2010-2011Re-reading Public Images /

Curated, organised and tutored by Florian Göttke

Co-curated by Tony Chakar

Guests in Arnhem: Luisa Lorenza Corna, Alfredo Cramerotti, Mounira Al Solh, Rana Hamadeh, Gert Jan Kocken, Merijn Oudenampsen, Aneta Szylak, Dimitry Vilenski (Chto Delat?)

tag: Beirut

Images are part of our vocabulary that we use to communicate with. We show our position and our identity, not just as individuals but also as groups. With images we take part in the debate about our society. In this DAI project we will investigate images that take part in this public debate. We will critically read the images and trace their hidden personal, ideological and political messages.

In the DAI project Re-reading Public Images we investigated images that appear in public space with the aim to analyze them and trace their ideological and political messages. We worked not only with images in the narrow sense (like murals, statues or posters) but included architecture, graffiti and media images as well.

Every month a professional from the field presented practices that address the publicness of images. Their presentations and the following discussions offered us insights into the nature of public space and the working of images, as well as different artistic strategies to deal with images in a public sense.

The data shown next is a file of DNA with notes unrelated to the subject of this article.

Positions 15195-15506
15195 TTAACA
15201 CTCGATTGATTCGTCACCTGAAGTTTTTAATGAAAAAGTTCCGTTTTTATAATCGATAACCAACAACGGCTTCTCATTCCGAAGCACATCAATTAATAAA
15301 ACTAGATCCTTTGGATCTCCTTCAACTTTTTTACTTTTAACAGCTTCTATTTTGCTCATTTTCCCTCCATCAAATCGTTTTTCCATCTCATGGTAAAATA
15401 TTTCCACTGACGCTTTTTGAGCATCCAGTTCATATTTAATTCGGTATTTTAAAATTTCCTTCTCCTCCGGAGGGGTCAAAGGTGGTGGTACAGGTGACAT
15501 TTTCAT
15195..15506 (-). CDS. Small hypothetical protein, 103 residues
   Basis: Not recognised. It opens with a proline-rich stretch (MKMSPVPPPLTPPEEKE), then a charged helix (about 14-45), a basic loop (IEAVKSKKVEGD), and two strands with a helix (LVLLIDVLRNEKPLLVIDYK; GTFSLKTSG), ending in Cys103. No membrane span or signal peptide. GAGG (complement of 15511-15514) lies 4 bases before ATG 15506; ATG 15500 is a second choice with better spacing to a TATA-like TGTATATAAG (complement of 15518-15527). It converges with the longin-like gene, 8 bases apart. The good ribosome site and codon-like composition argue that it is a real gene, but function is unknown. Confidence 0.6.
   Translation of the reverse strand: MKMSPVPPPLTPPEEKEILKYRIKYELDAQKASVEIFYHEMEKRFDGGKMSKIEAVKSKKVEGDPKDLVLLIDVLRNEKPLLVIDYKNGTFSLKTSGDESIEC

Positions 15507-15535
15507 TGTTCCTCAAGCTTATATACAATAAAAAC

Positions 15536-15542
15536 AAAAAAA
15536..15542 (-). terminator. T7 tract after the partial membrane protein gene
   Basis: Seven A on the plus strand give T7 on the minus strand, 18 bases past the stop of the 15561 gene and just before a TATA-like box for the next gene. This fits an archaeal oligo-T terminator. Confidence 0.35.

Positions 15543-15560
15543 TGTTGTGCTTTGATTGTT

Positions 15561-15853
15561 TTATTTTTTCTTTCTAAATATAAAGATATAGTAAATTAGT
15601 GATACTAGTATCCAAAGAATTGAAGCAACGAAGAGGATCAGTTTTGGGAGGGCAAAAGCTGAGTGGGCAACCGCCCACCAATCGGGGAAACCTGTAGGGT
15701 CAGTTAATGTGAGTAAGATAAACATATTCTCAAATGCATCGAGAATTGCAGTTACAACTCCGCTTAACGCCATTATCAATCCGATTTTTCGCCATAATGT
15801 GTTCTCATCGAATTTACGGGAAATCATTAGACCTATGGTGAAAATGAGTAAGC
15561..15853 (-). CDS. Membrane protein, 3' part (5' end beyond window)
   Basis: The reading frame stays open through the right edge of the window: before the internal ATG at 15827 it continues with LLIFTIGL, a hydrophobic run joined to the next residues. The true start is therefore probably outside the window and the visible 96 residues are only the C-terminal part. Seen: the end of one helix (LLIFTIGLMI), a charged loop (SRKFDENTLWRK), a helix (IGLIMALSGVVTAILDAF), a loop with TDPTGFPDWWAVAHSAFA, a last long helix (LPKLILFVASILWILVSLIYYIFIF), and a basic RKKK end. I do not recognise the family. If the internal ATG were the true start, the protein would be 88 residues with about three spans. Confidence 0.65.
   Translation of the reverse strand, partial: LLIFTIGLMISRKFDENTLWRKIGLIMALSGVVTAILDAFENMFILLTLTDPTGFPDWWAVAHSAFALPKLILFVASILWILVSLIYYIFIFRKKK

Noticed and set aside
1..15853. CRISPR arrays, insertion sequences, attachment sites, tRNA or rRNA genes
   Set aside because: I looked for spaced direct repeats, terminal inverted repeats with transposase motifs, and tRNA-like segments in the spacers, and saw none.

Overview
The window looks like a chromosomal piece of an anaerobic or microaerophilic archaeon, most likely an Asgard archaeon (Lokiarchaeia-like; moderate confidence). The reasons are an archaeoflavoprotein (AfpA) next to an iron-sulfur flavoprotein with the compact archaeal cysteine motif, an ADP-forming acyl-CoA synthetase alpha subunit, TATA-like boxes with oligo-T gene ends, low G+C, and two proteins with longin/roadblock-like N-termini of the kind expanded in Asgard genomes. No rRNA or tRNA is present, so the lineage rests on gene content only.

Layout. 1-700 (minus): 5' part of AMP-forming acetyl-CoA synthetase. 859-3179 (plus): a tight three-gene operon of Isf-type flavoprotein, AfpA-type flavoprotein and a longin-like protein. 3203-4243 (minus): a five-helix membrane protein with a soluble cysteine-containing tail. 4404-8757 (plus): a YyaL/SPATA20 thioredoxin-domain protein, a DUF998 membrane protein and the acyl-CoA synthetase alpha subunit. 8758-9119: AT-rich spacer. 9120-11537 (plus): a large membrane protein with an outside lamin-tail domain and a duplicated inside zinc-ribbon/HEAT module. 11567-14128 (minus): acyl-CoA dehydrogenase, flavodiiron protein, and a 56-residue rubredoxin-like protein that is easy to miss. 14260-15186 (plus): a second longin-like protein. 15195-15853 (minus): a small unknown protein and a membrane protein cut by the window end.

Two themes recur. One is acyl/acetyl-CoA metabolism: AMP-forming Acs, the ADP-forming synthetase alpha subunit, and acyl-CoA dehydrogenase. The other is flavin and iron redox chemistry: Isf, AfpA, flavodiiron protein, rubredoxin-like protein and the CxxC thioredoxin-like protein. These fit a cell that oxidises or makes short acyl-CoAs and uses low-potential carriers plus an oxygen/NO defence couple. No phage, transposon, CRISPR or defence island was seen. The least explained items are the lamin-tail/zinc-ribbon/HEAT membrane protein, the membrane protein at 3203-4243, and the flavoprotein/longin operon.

Our guests were Aneta Szylak, curator and critic and director of the art institute Wyspa in Gdansk; Dmitri Vilenski, artist and co-founder of Russian art collective Chto delat?; Dutch artist Gert-Jan Kocken; Rana Hamadeh, Lebanese artist based in the Netherlands; Tony Chakar, artist, writer and architect, based in Lebanon; Merijn Oudenampsen political sociologist. During the project we read texts by Roland Barthes, Walter Benjamin, John Berger, Michel Foucault, Stuart Hall, W.J.T. Mitchell and Chantal Mouffe.

For our project trip to Beirut each student proposed a work plan that was sharpened in individual tutoring and group discussions and ultimately formed the basis for their research and collection of information and visual material. In Beirut we encountered a highly contested public space full of demarcations, with signs and messages difficult for us to read. The participants energetically took on the challenge to maneuver this complex city and followed their plans to describe some of its visible aspects. The first results were presented to a Beirut audience in Zico House at the end of the trip. The finished work will be shown in the final DAI presentation in Arnhem.